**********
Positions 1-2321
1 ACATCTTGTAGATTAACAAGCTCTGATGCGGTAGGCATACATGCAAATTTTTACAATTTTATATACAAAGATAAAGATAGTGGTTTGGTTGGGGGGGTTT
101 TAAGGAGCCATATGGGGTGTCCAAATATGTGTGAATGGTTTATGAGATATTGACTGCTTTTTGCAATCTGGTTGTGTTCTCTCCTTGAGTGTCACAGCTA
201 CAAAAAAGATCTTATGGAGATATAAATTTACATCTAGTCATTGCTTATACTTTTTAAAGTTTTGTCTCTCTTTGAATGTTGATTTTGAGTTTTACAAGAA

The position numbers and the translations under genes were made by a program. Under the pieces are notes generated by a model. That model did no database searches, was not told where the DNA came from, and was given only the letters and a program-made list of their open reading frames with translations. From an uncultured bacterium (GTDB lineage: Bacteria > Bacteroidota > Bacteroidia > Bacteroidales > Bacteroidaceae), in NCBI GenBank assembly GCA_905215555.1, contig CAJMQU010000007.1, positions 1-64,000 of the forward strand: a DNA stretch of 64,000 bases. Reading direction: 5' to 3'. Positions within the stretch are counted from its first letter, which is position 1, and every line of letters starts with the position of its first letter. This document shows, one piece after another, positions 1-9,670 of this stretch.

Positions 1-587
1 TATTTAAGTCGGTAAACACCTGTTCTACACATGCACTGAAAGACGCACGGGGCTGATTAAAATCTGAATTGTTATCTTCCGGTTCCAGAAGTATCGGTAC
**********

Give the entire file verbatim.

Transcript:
Positions 1-2321
1 ACATCTTGTAGATTAACAAGCTCTGATGCGGTAGGCATACATGCAAATTTTTACAATTTTATATACAAAGATAAAGATAGTGGTTTGGTTGGGGGGGTTT
101 TAAGGAGCCATATGGGGTGTCCAAATATGTGTGAATGGTTTATGAGATATTGACTGCTTTTTGCAATCTGGTTGTGTTCTCTCCTTGAGTGTCACAGCTA
201 CAAAAAAGATCTTATGGAGATATAAATTTACATCTAGTCATTGCTTATACTTTTTAAAGTTTTGTCTCTCTTTGAATGTTGATTTTGAGTTTTACAAGAA

The position numbers and the translations under genes were made by a program. Under the pieces are notes generated by a model. That model did no database searches, was not told where the DNA came from, and was given only the letters and a program-made list of their open reading frames with translations. From an uncultured bacterium (GTDB lineage: Bacteria > Bacteroidota > Bacteroidia > Bacteroidales > Bacteroidaceae), in NCBI GenBank assembly GCA_905215555.1, contig CAJMQU010000007.1, positions 1-64,000 of the forward strand: a DNA stretch of 64,000 bases. Reading direction: 5' to 3'. Positions within the stretch are counted from its first letter, which is position 1, and every line of letters starts with the position of its first letter. This document shows, one piece after another, positions 1-9,670 of this stretch.

Positions 1-587
1 TATTTAAGTCGGTAAACACCTGTTCTACACATGCACTGAAAGACGCACGGGGCTGATTAAAATCTGAATTGTTATCTTCCGGTTCCAGAAGTATCGGTAC